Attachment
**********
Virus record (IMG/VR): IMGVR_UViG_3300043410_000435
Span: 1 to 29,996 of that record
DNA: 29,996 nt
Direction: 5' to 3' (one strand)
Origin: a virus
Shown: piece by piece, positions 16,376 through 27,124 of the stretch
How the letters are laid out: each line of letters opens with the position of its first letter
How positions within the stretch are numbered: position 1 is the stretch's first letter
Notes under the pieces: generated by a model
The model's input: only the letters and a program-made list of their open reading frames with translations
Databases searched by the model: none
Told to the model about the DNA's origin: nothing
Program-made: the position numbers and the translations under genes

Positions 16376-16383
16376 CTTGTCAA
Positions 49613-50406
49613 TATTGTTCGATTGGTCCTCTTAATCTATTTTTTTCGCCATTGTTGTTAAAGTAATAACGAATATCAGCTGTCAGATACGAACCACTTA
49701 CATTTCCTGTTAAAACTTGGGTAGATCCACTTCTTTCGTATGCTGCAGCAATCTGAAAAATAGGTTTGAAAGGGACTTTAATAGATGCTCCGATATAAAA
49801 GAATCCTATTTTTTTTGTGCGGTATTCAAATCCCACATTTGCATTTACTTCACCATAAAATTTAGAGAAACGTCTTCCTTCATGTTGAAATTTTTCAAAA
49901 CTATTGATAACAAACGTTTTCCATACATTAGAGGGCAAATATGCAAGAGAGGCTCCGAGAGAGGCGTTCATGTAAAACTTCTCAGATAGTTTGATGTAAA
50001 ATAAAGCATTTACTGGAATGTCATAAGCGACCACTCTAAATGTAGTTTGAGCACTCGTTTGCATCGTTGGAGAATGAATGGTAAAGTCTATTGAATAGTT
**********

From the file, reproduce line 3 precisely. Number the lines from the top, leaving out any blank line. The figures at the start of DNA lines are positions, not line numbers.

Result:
DNA: 29,996 nt